From Endurance to Dressage
We enjoyed another weekend of dressage lessons with Chemaine Hurtado. Everyone who rode thanked me for bringing her here. It wasn't that they were thanking me for any special action on my part. Instead, they were expressing their gratitude at having the opportunity to ride with a trainer who is so enthusiastic, encouraging, and knowledgeable.
Chemaine helps you bring out the very best in your horse, and she does it in a way that you can replicate once you're on your own. She makes sure that you leave the ring feeling confident about at least one thing. Not all trainers do that, and since we live in the Great Dressage Desert, finding one who can give you those tools is truly like stumbling upon a refreshing spring in an oasis.
I wanted to leave the day feeling confident about two things, the leg yields and the trot lengthenings. While neither of the movements are going to be getting us 8s anytime soon, the quality of the movements is improving.
When I saw Chemaine last month, we started building the foundation for a better leg yield. Speedy's issue is that he wants to lead with the outside shoulder, particularly to the left, and brace his head, neck, and shoulders while trailing his haunches. The first step to fixing this was to get that shoulder under control. So last month, we started doing the leg yield with Speedy being slightly counter bent rather than having a slight inside bend
That worked pretty well. Being counter bent helped me slow down his outside shoulder so that his haunches could keep up with his front end. You can see an example in the video below. We lost it at the end, but at least we got the legs crossing over, and the shoulder wasn't leading.
Now that I have a bit more control of Speedy's shoulders, Chemaine wants us to add another layer on our foundation. Instead of counter bending him, I am now going to "lock down" my outside hand while playing with the inside rein. He'll be straight, but this will serve to keep his shoulder from leading while asking for a little softness. This is really important to the left, the side we struggle with the most. To the right, he'll give me a lot more inside bend. While still not perfect, you can see how much better he got in the next video.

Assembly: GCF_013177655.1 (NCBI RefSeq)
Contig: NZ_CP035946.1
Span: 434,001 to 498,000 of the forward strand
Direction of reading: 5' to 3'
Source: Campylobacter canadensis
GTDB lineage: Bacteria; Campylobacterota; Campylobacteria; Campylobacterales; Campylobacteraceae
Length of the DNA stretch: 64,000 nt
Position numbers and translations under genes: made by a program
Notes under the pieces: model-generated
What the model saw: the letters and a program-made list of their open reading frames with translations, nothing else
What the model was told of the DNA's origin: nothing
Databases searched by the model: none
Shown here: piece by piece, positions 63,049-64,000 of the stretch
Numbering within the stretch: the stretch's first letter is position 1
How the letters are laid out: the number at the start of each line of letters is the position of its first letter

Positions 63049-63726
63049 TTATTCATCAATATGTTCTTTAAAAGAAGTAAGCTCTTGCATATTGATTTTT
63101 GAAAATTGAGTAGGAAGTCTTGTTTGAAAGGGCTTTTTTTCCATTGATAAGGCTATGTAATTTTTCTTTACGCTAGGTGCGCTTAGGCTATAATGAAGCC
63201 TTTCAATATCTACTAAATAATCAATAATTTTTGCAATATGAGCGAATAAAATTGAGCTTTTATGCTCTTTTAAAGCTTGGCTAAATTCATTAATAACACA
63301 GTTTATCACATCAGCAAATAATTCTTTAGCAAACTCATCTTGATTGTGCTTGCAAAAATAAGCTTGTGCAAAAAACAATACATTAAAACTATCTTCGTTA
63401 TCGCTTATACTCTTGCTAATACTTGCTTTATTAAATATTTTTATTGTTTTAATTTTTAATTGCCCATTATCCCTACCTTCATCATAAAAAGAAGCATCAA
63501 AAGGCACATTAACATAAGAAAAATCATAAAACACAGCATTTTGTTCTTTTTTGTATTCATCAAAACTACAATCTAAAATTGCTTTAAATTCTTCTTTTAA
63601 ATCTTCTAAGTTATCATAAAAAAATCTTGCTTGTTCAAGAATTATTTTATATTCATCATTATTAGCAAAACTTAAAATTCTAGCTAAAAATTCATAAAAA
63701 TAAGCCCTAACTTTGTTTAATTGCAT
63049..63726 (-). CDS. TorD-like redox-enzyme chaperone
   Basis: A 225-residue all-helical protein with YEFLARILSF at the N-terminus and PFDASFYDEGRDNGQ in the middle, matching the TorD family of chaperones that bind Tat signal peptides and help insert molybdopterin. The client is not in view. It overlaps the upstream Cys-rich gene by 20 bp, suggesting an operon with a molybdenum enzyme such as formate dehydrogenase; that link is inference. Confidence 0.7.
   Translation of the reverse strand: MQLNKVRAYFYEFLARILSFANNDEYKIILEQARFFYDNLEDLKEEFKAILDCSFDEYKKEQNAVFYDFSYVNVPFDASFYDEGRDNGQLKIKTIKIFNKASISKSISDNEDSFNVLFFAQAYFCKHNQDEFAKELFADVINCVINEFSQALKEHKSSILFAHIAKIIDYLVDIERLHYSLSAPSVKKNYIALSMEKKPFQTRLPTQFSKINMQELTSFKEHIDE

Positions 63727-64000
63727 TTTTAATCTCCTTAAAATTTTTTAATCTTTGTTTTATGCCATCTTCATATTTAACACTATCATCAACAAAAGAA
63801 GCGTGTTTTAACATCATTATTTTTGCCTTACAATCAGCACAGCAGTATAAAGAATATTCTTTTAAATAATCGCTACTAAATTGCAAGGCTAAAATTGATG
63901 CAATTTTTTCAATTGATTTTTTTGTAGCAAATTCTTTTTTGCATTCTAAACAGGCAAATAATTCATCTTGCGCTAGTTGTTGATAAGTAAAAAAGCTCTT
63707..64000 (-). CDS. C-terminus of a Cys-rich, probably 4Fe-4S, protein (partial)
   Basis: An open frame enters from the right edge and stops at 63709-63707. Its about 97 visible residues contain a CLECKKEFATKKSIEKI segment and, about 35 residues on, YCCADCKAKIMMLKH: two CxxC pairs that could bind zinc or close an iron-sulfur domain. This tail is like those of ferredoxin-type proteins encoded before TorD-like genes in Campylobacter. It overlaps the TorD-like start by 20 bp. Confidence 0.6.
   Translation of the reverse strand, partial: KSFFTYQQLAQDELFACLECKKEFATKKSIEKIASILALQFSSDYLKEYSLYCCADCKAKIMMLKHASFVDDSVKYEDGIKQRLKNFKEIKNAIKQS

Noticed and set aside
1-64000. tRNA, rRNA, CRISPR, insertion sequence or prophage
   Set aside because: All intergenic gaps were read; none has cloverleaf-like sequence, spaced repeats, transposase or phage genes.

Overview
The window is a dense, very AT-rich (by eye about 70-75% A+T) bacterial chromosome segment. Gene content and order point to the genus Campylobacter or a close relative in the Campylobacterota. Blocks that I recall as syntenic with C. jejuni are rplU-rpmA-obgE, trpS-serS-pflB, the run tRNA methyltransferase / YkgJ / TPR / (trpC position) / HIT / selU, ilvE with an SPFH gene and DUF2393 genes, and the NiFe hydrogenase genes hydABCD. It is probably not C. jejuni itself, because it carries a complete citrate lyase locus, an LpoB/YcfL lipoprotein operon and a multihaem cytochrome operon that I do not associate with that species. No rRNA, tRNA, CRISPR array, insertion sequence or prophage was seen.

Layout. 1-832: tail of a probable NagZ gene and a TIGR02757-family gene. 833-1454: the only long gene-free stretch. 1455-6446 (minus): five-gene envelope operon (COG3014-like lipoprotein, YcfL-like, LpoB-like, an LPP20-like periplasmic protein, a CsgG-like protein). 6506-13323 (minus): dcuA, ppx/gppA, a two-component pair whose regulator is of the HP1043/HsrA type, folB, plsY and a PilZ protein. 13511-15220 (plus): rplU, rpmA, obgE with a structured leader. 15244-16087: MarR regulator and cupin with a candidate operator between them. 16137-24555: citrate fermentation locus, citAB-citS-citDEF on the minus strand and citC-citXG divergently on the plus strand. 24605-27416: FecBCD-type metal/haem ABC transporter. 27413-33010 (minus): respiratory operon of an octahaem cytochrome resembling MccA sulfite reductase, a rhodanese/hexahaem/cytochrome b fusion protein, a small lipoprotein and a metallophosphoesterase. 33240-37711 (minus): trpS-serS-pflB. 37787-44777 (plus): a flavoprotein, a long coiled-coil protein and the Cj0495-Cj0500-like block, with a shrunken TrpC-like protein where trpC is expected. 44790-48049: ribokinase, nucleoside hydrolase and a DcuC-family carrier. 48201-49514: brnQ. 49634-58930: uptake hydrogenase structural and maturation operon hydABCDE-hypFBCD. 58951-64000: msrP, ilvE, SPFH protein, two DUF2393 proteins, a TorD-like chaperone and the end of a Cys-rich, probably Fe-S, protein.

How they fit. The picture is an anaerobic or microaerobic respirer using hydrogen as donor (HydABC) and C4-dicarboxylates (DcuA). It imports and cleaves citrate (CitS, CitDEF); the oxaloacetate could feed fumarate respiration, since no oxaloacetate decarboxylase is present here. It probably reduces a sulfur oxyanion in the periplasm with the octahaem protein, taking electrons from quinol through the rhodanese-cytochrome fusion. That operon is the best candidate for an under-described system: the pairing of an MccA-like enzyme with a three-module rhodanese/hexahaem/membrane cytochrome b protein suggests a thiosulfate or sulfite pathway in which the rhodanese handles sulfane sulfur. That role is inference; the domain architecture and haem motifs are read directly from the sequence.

After a lot of time working the leg yield, we played around with lengthening the canter and then did those changes of bend at the canter in preparation for the change of lead through trot. The only suggestion that Chemaine made was that I needed much stronger half halts. When Speedy wasn't listening, she wanted a half halt strong enough to get him to walk.
She was right of course, when I use the half halt more consistently, his canter gets more collected and straighter because he quits falling out on the outside shoulder.
Here's a short clip that combines a small amount of canter lengthening, stronger half halts, and the change of bend that comes before the change of lead through trot.
We have a lot to work on, but I don't let it discourage me. I like focusing on just one or two things at a time. I recognize that at some point we need to help Speedy raise his poll, he gets too round, and Chemaine sees it too. There are times when she'll help me focus on that part of our work, but to try and fix everything all at once would overwhelm and discourage me and irritate the heck out of my horse.
For now, I am happy to finish my rides having had one or two really good moments. And if my horse feels good about what he did, it's even better. Morgan caught Speedy's face as we walked out of the ring. He looks pretty satisfied with the work that he did!
About the Writer and Rider
I am a lifelong rider.
I began endurance riding in 1996 where I ultimately completed five, one-day 100 mile races, the 200-mile Death Valley Encounter, and numerous other 50, 65, and 75 mile races. I began showing dressage in 2010.
Welcome to my dressage journey.
About Speedy G
Speedy went from endurance horse to dressage horse. After helping me earn a USDF Bronze medal in the summer of 2020, he is now semi-retired. Speedy is a 2004, 15'1 hand, purebred Arabian gelding. His Arabian Horse Registry name is G Ima Starr FA.
Izzy was started as a four-year old and then spent the next 18 months in pasture growing up. I bought him as a six-year old, and together, we are showing at the lower levels. He is a 2008, 16'3 hand warmblood gelding. His Rheinland Pfalz-saar International (RPSI) name is Imperioso.
National Rider Awards
State Rider Awards
State Horse Awards
CDS Sapphire Rider Award
Third Level: 63.514%
Third Level: 62.105%
2023 Show Season
(r) Ride-a-Test Clinic
2023 Show Schedule
2023 Completed …
2023 Qualifying Scores
Regional Adult Amateur Competition (RAAC)
Qualifying Training Level
3 Scores/2 Judges/60%: